We won! The monstrous, 1500-slot-machine gambling palace planned for downtown Vancouver is dead. Now the city must decide what it wants to see there instead, on that large question mark of land. The BC government owns that land, and ideally the City of Vancouver will now pressure it to come up with something more forward-looking and less iniquitous for that site. A majority of Vancouverites have now made it clear that expanded state-sanctioned gambling isn’t part of their vision for this town. People are starting to realize that as an industry, gambling doesn’t create value or wealth, it just moves money around via a predatory, regressive tax on the poor and afflicted. They get that it’s the opposite of good government, let alone good urban planning, and they think a giant square black box in the downtown core—some of our supporters called the design a “mega deathstar”—is a joke.
Vancouver tends to have amnesia, so it’s worth pointing out that Vancouverites have defeated bad mega-projects before. In 1994, a well-organized group of citizens killed an equally cheesy Vegas mega-casino on the waterfront.* Earlier, in 1967, another major citizen offensive defeated a disastrous freeway plan, making us one of the few cities in North America without freeways in the city core. Both of these plans were said to be “done deals,” yet citizens went ahead and undid them. If Vancouver deserves any part of its “most livable city in the world” title, it’s in part thanks to informed citizen action. It was exhilarating to us that members of both those earlier fights came forward to help us with ours.
At the ‘Vancouver Not Vegas’ casino victory party on Saturday, held at this studio, internationally renowned Vancouver architect Bing Thom spoke about the need for decisions to come from below in this city, not from above, and he hoped that neighbourhoods and citizens would take some power back from those who control City Hall. Expecting politicians and developers to dream up an imaginative future city on their own is a long wait for a train that won’t come.
The site in question is one of the last pieces of empty real estate in the city, and no doubt the powers above will try to do something dark and tasteless with it. The City did give it permission to move the existing, smaller casino there, as a concession, but that will be an uphill battle because they’ll have to consult with the public on that again, according to BC Gaming Policy law (something all the City Hall-watching bloggers don’t seem to have grasped). Still, the relocation is worrying, because governments and their casino friends (always big political donors) never cease trying to expand gambling. Anyway, whatever these guys propose, we will be watching. We will not certainly not support any re-emergence of the same mega-deathstar design with its massive blocky podium. That design is an architectural abomination and a permanent invitation to future gaming expansion. Vancouver is supposed to be a walkable, street-level-friendly, cycling city, not a city of block-long, faceless gambling prisons. See renowned Vancouver architect Peter Busby and ex-City Planning head Penny Gurstein‘s arguments on that topic.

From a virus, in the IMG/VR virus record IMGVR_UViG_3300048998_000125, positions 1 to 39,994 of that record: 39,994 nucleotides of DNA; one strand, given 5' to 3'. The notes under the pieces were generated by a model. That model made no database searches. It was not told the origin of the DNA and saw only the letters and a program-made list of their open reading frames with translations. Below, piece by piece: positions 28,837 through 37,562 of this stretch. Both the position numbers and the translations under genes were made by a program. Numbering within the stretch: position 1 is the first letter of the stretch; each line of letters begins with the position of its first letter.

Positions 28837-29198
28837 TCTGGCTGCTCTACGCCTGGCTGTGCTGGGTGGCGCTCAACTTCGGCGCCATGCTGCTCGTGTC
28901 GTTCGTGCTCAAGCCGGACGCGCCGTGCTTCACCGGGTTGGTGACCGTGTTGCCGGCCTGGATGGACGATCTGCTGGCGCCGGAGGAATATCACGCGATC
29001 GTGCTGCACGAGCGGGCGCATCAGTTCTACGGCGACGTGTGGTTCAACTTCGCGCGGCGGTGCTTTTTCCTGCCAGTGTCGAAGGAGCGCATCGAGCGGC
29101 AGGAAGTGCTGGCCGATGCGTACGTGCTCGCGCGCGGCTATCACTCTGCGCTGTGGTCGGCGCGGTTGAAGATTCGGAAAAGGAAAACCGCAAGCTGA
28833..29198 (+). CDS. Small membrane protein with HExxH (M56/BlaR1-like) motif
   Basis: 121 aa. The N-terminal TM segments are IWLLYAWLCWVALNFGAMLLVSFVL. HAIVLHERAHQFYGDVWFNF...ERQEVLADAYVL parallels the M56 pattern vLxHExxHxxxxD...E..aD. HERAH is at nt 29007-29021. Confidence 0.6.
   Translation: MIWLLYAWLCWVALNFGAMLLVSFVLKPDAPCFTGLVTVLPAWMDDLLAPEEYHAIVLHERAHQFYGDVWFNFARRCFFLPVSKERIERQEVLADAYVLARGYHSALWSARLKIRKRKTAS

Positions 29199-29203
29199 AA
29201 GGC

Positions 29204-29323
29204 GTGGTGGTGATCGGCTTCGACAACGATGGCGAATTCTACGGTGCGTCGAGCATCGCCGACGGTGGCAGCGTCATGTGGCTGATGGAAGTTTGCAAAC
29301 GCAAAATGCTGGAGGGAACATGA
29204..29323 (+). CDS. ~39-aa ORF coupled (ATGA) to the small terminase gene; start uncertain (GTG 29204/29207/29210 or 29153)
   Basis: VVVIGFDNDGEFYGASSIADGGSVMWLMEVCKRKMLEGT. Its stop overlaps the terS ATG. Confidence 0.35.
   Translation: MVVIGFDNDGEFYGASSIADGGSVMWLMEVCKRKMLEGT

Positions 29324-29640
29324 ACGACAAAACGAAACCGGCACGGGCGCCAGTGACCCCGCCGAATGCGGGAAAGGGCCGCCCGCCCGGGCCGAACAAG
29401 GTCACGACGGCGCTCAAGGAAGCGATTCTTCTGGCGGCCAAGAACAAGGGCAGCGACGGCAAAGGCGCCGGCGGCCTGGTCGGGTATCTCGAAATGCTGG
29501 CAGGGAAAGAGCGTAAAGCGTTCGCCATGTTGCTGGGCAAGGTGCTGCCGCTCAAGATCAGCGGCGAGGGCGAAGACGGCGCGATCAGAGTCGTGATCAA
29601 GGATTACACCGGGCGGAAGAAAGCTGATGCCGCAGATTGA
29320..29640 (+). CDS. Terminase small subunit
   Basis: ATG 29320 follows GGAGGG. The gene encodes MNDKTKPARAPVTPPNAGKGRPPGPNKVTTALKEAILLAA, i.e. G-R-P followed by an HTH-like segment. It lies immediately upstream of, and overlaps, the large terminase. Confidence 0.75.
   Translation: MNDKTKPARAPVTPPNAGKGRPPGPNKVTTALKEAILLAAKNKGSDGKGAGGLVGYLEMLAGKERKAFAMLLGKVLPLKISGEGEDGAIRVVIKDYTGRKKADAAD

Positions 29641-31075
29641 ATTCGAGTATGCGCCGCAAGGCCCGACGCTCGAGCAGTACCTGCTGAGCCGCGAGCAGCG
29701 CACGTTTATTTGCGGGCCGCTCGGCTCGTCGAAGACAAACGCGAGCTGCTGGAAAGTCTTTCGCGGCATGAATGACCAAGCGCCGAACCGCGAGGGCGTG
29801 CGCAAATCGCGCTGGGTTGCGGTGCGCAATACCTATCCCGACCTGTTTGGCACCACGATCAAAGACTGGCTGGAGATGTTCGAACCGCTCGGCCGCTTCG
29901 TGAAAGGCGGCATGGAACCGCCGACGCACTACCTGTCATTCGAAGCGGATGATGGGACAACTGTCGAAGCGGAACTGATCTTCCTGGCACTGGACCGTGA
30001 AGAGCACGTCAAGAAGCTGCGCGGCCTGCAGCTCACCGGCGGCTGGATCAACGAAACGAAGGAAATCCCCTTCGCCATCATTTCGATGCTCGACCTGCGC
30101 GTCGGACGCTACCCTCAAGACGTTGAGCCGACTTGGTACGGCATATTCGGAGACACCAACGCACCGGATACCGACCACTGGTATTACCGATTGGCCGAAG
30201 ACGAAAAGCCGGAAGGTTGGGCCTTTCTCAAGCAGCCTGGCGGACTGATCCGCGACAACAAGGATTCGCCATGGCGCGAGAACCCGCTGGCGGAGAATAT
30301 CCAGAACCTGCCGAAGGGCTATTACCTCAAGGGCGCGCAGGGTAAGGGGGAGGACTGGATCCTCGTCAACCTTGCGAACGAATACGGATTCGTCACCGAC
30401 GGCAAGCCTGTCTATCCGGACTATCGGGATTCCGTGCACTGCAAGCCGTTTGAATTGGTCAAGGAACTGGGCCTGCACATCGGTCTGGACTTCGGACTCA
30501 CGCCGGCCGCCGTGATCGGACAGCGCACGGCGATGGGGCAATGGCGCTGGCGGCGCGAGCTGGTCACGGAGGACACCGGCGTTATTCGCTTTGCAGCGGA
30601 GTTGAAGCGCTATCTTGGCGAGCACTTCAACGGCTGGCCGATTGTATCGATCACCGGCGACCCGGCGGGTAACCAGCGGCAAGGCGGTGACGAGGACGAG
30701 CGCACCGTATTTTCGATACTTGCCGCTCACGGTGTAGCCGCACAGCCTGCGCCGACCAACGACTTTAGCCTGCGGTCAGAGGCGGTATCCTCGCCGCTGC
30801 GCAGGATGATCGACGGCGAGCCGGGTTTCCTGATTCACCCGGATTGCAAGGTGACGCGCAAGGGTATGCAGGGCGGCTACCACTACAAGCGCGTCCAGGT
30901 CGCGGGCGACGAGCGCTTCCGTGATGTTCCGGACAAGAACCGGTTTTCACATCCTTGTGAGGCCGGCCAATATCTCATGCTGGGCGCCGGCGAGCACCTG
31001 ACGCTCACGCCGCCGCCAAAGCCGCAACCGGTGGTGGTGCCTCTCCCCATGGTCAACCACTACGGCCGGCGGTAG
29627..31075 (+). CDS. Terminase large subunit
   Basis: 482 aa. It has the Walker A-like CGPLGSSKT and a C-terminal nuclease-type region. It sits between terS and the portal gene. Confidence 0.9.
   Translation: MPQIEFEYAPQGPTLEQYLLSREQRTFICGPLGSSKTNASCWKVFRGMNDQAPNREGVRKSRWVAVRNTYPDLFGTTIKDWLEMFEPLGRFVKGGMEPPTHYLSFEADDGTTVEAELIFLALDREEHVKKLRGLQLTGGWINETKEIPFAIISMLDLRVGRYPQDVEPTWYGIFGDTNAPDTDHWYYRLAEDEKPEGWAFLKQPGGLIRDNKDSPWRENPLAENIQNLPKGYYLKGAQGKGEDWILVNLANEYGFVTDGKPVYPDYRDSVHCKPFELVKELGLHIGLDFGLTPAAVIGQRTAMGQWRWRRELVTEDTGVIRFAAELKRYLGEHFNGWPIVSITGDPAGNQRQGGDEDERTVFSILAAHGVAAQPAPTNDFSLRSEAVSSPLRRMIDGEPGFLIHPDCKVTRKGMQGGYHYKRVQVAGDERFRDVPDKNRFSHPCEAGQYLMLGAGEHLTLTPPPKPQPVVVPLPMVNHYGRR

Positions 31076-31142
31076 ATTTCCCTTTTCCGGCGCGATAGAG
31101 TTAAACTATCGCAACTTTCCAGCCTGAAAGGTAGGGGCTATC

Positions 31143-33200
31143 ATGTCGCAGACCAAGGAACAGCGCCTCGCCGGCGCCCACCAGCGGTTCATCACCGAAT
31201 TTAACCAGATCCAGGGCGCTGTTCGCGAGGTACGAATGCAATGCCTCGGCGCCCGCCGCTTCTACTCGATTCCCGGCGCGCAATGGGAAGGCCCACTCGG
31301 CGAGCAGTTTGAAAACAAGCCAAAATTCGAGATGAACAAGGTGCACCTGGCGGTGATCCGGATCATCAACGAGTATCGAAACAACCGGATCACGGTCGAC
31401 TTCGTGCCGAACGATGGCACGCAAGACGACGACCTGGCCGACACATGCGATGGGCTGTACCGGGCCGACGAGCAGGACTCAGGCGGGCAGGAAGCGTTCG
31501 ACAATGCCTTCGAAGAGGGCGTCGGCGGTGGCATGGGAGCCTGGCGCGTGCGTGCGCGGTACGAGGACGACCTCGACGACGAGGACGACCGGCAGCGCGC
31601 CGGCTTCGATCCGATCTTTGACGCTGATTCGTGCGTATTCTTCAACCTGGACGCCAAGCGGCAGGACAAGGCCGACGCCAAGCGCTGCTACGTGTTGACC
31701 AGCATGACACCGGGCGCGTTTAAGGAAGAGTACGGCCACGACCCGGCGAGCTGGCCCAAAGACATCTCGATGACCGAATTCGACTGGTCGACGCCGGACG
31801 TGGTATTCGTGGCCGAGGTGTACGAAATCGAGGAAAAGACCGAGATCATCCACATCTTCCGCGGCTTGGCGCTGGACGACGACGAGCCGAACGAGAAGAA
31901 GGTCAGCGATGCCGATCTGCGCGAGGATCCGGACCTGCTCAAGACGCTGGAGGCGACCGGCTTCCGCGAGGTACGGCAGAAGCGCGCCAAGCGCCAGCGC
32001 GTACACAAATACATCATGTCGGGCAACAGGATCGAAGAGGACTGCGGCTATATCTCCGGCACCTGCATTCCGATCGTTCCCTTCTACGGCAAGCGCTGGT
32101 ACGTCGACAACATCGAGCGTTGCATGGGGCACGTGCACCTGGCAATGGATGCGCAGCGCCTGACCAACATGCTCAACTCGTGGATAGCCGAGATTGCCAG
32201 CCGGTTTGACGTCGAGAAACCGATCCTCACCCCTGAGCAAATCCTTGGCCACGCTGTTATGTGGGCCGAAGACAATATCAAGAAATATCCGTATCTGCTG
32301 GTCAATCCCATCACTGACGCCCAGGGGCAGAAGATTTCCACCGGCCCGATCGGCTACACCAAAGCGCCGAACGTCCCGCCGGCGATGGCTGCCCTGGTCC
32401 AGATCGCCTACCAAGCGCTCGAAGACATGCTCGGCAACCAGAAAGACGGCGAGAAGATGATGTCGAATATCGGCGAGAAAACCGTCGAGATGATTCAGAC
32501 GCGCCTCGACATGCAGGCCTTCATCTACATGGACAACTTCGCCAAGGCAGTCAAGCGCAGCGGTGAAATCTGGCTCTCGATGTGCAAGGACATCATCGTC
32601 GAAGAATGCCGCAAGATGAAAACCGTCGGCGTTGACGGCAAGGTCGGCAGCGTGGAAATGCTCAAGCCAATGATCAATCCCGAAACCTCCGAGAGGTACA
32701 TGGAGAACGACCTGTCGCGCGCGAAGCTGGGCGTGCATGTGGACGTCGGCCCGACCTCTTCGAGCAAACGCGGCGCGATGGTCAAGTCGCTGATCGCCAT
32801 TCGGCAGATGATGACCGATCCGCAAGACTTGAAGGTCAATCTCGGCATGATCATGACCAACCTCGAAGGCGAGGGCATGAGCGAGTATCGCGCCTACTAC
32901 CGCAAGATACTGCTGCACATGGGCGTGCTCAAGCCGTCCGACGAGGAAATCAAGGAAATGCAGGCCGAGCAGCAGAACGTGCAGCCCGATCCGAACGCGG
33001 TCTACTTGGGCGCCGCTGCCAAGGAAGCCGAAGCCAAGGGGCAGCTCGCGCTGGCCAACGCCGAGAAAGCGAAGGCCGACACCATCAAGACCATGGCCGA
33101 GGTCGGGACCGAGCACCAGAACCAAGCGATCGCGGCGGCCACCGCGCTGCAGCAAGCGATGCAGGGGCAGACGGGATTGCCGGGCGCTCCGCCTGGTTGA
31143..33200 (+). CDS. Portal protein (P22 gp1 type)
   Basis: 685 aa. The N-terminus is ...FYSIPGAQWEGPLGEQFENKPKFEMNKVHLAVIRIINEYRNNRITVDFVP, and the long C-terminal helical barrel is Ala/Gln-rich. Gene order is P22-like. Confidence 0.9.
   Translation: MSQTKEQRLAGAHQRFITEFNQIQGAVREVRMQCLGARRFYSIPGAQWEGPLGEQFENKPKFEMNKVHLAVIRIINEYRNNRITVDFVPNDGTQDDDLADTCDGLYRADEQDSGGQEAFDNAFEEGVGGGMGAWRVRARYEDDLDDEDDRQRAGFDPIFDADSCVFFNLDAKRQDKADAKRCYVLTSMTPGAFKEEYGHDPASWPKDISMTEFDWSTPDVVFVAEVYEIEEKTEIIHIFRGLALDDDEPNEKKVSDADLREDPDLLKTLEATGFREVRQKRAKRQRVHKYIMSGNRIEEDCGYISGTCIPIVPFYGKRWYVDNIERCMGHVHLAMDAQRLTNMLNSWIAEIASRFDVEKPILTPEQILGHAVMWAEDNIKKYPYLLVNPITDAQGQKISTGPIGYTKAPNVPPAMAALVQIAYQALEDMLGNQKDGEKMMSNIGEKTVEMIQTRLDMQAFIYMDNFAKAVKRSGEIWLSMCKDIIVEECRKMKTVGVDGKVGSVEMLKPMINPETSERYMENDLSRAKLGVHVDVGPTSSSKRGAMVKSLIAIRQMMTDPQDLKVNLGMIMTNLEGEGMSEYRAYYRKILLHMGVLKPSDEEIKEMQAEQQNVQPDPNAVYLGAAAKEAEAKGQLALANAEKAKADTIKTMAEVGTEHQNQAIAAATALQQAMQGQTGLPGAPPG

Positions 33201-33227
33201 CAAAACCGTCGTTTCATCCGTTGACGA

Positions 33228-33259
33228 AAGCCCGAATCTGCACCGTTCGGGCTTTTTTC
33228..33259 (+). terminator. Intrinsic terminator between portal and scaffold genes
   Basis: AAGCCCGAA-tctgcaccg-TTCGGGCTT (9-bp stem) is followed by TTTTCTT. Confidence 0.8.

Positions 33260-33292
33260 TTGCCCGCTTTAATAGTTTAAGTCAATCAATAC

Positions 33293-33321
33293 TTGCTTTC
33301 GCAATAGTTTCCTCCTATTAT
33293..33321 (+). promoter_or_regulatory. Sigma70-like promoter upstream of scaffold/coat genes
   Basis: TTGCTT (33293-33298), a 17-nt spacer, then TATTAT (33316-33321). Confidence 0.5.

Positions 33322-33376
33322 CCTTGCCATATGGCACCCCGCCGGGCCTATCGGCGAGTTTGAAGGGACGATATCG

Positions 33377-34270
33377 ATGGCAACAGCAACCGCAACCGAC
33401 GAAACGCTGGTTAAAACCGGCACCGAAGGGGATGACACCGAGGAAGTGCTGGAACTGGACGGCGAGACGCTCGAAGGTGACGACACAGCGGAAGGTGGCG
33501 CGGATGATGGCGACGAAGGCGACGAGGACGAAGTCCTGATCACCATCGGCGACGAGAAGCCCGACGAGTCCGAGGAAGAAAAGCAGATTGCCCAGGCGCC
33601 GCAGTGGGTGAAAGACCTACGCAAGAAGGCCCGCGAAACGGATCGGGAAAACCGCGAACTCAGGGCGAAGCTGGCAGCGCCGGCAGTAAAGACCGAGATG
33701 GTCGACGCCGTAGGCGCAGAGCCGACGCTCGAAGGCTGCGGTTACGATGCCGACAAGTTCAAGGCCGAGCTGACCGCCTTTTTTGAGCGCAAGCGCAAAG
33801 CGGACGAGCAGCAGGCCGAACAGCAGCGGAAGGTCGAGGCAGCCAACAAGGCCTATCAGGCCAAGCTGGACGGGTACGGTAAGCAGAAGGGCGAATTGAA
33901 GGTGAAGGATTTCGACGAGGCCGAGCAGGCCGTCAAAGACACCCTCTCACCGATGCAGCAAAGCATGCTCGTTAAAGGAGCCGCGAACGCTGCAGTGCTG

We hope Vancouver keeps up its loyal support of the Vancouver Not Vegas coalition. More than 150 of you showed up to speak to City Council on this topic, in a record-breaking consultation process, and more than 500 of you wrote letters. Thank you! Without you, we’d have achieved exactly nothing, and we may still need your vigilance.
We also hope that more people join civic fights. It’s worth it. If you are in design or architecture, it indicates to people that your outlook is courageous rather than just mercenary, and everyone knows on a gut level that courage is key to aesthetics.
We are pretty disappointed with certain powerful individuals who said no to lending us their names. You will see them by their absence. To see the scores who did join, view our right-hand masthead at http://vancouvernotvegas.ca. If Arthur Erickson were alive, he’d have joined us in an instant.
Lastly, many are saying that City of Vancouver Planning Director Brent Toderian should leave after supporting this ill-conceived casino plan so enthusiastically. Its business rationale has now been completely discredited as Hollywood accounting (that’s putting it politely), its design is widely mocked, its social blight completely excoriated by top medical health officials, and Toderian’s own report on the casino was poorly researched and executed. People feel the same way about the City Manager. Vancouver deserves better performance than this.
Thanks to my teammates and friends Sandy Garossino, Andy Yan, Bing Thom, Peter Ladner, Ian Pitfield, Judy Rudin, James Johnstone, Tom Durrie, Amir Ali Alibhai, Sean Bickerton, Susan Marsden, Diana Lam, Colleen (Hardwick) Nystedt, Ann Gibbon, Katherine Wellburn, Alix Brown, and every other name on our masthead, and all the friends who supported us and made us dinner.
Readers, I’m surprised you are still visiting this site despite its obsession with this local campaign and despite its patchy publication history over the past 8 months. Thanks for reading.
* It’s interesting that the 1994 mega-casino was promoted by David Podmore too. He’s currently the chair of PavCo.